Please Note: This article is written for users of the following Microsoft Word versions: 97, 2000, 2002, and 2003. If you are using a later version (Word 2007 or later), this tip may not work for you. For a version of this tip written specifically for later versions of Word, click here: Sticking with the Dashes.

Sticking with the Dashes

Written by Allen Wyatt (last updated December 15, 2018)
This tip applies to Word 97, 2000, 2002, and 2003


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As discussed in other issues of WordTips, en dashes and em dashes are "sticky" with the word that they follow, and cannot be made sticky with the word that follows the dash. Thus, if you have two words separated by an em dash, and the combination appears near the end of a line, Word will wrap from one line to the next right after the em dash; you cannot force Word to keep both words and their connecting dash on the same line.

There is one workaround you can use, however. Let's assume that you have two words (first and second) separated by an em dash, as in first—second. If you want these to always be together, follow these steps:

  1. Select the two words and the em dash.
  2. Press Ctrl+X to cut the text from the document and place it on the Clipboard.
  3. Press Ctrl+F9. Word inserts a set of field braces at the insertion point.
  4. Press Backspace and then Delete (or Delete and then Backspace) to get rid of the two spaces automatically inserted between the field braces.
  5. Type EQ followed by a space.
  6. Press Ctrl+V. Word pastes the two words separated by the em dash.
  7. Press Shift+F9 to display the results of the field.

The result is that the field now shows your two words separated by an em dash. The results of the field always appear on a single line, so the words and their dash will always be together. This approach works regardless of the type of dash between the two words.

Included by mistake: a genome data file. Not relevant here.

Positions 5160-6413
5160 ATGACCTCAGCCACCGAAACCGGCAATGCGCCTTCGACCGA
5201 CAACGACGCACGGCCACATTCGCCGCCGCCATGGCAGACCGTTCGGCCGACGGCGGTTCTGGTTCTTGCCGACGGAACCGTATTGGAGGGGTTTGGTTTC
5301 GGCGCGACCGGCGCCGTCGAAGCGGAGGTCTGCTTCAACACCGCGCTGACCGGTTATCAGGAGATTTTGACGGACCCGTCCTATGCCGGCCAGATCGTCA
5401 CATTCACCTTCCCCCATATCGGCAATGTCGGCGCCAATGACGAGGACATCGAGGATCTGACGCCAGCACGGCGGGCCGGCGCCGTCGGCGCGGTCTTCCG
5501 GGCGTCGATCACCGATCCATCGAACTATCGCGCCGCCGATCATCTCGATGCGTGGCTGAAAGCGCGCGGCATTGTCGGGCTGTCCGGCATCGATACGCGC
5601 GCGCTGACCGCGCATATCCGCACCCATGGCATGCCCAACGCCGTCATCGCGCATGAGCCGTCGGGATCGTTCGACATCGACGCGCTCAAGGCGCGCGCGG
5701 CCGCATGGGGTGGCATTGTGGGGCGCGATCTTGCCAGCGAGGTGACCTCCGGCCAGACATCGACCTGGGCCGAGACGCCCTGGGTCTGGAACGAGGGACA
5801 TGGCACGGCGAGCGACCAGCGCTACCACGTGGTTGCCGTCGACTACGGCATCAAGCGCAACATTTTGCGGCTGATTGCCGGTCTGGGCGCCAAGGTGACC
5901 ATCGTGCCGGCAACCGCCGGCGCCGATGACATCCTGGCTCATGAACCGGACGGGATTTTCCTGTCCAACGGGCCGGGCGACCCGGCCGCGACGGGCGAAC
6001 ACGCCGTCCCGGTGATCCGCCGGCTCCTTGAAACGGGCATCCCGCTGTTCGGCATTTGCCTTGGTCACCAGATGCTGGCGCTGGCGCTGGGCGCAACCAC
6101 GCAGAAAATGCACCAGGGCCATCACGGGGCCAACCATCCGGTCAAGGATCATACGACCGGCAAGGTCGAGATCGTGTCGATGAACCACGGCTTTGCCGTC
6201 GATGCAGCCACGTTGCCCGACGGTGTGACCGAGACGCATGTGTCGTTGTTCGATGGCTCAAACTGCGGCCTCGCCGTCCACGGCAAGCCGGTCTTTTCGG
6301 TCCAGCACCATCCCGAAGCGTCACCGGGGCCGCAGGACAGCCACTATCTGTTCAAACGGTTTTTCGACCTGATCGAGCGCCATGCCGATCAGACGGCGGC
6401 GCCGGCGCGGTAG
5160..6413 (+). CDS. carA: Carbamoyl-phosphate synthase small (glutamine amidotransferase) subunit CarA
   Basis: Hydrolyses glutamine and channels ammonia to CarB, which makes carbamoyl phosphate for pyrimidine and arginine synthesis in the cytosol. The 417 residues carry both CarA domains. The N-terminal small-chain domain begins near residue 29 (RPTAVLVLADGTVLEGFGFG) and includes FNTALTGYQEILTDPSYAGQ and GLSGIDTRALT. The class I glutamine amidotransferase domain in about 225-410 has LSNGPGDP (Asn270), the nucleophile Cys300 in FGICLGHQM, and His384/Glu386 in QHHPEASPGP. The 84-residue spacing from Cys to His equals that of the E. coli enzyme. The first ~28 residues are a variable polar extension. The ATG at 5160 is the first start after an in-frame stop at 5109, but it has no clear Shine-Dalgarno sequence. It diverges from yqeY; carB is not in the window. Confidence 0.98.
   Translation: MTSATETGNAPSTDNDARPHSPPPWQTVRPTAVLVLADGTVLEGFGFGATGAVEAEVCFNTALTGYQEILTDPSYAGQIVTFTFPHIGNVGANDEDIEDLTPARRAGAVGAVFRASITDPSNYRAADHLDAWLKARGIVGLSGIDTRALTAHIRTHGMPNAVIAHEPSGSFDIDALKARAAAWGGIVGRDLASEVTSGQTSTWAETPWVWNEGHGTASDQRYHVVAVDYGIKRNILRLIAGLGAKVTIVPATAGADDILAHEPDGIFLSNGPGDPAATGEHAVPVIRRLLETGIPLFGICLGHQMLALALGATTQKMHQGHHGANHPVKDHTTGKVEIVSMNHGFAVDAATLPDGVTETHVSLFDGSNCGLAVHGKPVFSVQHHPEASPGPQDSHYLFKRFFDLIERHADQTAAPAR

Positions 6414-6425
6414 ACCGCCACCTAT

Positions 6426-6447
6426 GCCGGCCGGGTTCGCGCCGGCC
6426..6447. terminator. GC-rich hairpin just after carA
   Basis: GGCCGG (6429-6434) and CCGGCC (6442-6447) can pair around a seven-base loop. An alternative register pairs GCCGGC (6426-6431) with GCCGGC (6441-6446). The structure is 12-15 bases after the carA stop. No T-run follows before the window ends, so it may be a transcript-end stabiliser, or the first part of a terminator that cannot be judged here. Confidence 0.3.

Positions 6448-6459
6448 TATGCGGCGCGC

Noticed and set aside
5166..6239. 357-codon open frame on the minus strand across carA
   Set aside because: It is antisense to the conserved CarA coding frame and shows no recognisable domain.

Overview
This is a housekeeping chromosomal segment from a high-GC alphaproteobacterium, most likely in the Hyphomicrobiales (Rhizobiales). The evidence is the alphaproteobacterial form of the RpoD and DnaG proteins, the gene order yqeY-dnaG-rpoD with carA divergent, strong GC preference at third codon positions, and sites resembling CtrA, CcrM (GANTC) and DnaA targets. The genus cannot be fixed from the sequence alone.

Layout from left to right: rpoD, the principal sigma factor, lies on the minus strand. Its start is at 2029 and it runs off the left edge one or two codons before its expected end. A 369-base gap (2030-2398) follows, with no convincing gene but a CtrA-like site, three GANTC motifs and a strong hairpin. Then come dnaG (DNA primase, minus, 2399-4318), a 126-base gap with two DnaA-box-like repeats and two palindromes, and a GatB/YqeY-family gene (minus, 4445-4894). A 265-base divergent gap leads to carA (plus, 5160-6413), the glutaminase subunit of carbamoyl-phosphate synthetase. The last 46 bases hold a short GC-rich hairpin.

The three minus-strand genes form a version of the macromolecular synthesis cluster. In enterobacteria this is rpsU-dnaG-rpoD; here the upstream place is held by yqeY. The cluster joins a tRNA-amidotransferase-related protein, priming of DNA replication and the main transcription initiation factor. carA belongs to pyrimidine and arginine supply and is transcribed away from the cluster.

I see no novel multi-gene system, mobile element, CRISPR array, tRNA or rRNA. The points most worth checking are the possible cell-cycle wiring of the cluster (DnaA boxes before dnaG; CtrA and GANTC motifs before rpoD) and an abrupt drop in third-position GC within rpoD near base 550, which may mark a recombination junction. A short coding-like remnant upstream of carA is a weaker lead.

WordTips is your source for cost-effective Microsoft Word training. (Microsoft Word is the most popular word processing software in the world.) This tip (3527) applies to Microsoft Word 97, 2000, 2002, and 2003. You can find a version of this tip for the ribbon interface of Word (Word 2007 and later) here: Sticking with the Dashes.

Author Bio

Allen Wyatt

With more than 50 non-fiction books and numerous magazine articles to his credit, Allen Wyatt is an internationally recognized author. He is president of Sharon Parq Associates, a computer and publishing services company. ...

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What is two more than 2?

2018-12-23 15:08:35

P. G. van Dijk

There is another, simpler way to move a dash to the next line. Use the space bar. Click the space bar until the dash jumps to the next line. Make two or three extra clicks to make sure. Of course this works only if the margins have been defined.


2018-12-15 12:08:46

Gil Croome

During my working career (I'm now happily retired), one of the house editorial style manuals that I used mandated that an EM dash should have a space before and after it. While the typesetting was being done in a print shop, we did not have to worry about how the dash was kept attached to the first word -- we just told the typesetter to do it! However, once "typesetting " was done copy editor/author's editor. We had to find a "fix". This as actually very simple, replace the space before the dash with a "hard" (non-breaking) space created with CTRL+SHIFT+SPACE to hold the first word and the dash together.


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